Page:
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Pulse 5: Striving against cancer, sometimes winning

Giulio Prisco Pulse Newsletter



Cancer News

This week’s Pulse is mostly focused on the war on cancer. Researchers all over the world are striving against the disease, which is still feared as a death sentence. Sometimes, the research results are very promising, as shown by the recently announced results of a cancer cell immunotherapy trial.

But other times cancer research meets with roadblocks and setbacks, as shown by other less encouraging cancer cell immunotherapy news. In 2017, cancer still kills. At the same time, it’s important to bear in mind that research IS making progress.

Artificial Intelligence (AI) technology is becoming an important tool of cancer research. AI can already help in early detection of cancer and assist physicians in finding helpful hints in huge banks of medical literature and clinical data. Perhaps future AI systems will take an even more active role, and directly find cures and personalized therapies that will eventually defeat cancer.

Other fronts of futuristic cancer research are gene editing, which recently resulted in a breakthrough for a sickle cell disease patient, and nanotechnology. Perhaps swarms of nanobots will swim in the bloodstream of our grandchildren and permanently rid them of cancer and other diseases.

Progress in wet life sciences, with help from dry technologies, is accelerating. Stay tuned for next week’s Pulse, which will cover the first “artificial embryo” created by Cambridge scientists, and other encouraging news. In the meantime, here's this week’s Pulse:

New hope for cancer patients? Biotech company and drug maker Kite Pharma unveiled positive - some say spectacular - results from its first CAR-T trial in cancer patients. CAR-T is a generic name for gene therapy treatments where immune cells are extracted from a patient and engineered in the lab to recognize and fight cancer cells. The treatment used in the trial has induced remission in one third of terminal patients with aggressive non-Hodgkin lymphoma, a very nasty type of cancer. It’s worth noting that the Kite Pharma stock jumped up on Nasdaq immediately after the announcement, which indicates interest from savvy pharma investors.

Yes, but the road ahead is still hard. In related but less encouraging news, biotech company and drug maker Juno Therapeutics announced the suspension of its own CAR-T trial due to “the unfortunate and unexpected toxicity” of their therapy, which seems to have caused several deaths in the test group of patients with acute lymphoblastic leukemia. The Juno setback is a powerful reminder that, notwithstanding promising research results, curing cancer is still a hard challenge.

Can AI help? Perhaps Artificial Intelligence (AI) will one day come to the rescue of cancer patients. In the meantime, spotting cancer before it spreads is the best way to fight the disease, and Google’s AI researchers are working on AI-powered early cancer detection methods. The search giant’s “deep learning” AI algorithms show potential  to automatically detect and localize small tumors and metastases in gigapixel microscopy images.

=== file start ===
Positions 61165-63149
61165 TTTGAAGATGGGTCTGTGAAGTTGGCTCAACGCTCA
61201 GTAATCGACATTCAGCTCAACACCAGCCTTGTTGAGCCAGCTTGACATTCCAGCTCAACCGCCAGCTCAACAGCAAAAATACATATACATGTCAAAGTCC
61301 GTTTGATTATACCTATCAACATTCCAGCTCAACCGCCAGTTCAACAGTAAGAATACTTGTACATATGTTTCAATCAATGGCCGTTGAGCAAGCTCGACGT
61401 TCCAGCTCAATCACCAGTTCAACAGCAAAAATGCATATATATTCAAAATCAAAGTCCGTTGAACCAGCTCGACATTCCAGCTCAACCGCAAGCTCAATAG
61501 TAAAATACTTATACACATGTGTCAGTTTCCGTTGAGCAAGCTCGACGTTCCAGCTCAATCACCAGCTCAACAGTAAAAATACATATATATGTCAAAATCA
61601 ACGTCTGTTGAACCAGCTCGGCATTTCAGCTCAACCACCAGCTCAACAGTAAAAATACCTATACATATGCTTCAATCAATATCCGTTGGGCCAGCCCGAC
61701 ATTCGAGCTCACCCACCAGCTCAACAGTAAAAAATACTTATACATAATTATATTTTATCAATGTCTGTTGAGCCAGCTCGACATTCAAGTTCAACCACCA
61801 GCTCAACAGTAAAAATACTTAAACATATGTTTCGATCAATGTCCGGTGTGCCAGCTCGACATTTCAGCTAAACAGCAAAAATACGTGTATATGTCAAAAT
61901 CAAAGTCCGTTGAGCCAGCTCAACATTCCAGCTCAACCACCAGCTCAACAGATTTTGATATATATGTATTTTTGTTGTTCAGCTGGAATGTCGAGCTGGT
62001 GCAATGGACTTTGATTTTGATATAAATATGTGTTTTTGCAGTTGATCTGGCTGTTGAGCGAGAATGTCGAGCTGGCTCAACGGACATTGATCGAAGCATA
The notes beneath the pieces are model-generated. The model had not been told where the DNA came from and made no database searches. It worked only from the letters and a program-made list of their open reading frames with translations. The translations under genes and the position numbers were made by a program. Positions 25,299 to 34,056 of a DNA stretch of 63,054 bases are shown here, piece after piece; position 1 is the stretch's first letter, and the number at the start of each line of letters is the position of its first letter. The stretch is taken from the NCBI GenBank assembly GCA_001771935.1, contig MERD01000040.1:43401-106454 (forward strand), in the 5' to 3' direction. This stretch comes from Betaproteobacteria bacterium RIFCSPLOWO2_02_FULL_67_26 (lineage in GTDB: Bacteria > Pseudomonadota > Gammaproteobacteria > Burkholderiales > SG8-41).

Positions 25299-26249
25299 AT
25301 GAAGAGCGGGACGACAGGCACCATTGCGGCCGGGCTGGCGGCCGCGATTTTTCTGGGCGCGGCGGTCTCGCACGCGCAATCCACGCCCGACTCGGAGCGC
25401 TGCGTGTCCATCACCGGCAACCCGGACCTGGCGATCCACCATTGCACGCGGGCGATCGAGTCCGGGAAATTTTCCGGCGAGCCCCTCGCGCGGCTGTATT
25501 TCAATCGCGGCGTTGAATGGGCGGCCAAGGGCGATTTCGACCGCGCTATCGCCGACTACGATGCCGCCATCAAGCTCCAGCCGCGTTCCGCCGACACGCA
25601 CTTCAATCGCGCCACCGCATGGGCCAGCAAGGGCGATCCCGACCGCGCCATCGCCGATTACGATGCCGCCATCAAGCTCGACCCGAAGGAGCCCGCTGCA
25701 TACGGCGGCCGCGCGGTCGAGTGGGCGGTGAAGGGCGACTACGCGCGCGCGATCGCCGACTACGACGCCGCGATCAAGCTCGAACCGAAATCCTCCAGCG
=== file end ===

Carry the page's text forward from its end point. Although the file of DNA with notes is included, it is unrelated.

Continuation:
Elementary, my dear Watson. If Google has Sherlock, IBM has Watson. IBM’s AI system - yes, the same Watson that made news headlines a few years ago beating human champions at Jeopardy! - has gone to medical school and is now assisting oncologists to make more informed treatment decisions. Watson for Oncology analyzes a patient’s medical information against a vast array of data and expertise to provide evidence-based treatment options, based on expert training by Memorial Sloan Kettering (MSK) physicians.

Successful gene therapy for sickle cell disease. The growing power of gene therapy is shown by a recent breakthrough achieved by French scientists who tweaked the DNA of a French teenager with sickle cell disease, a severe blood disease, enabling the patient’s bone marrow to produce healthy blood cells. The study results, published in the New England Journal of Medicine, indicate that the patient shows “no sign of disease” since the treatment.

Fast-forwarding to the future, we salute the coming nanobots. In a hopefully not too far future, nanobots - tiny cell-sized programmable molecular machines developed in nanotechnology labs - will roam our bodies and clear cancers away. Scientists at Philips Innovative Technologies in Hamburg, Germany, are developing magnetically controlled swarms of microscopic robots that might one day help fight cancer inside the body. In an open access article published in Science Robotics, the researchers proposed applications of their research work to adaptive radiation treatment in cancer therapy, based on selective switching of radioactive sources distributed inside a tumor.

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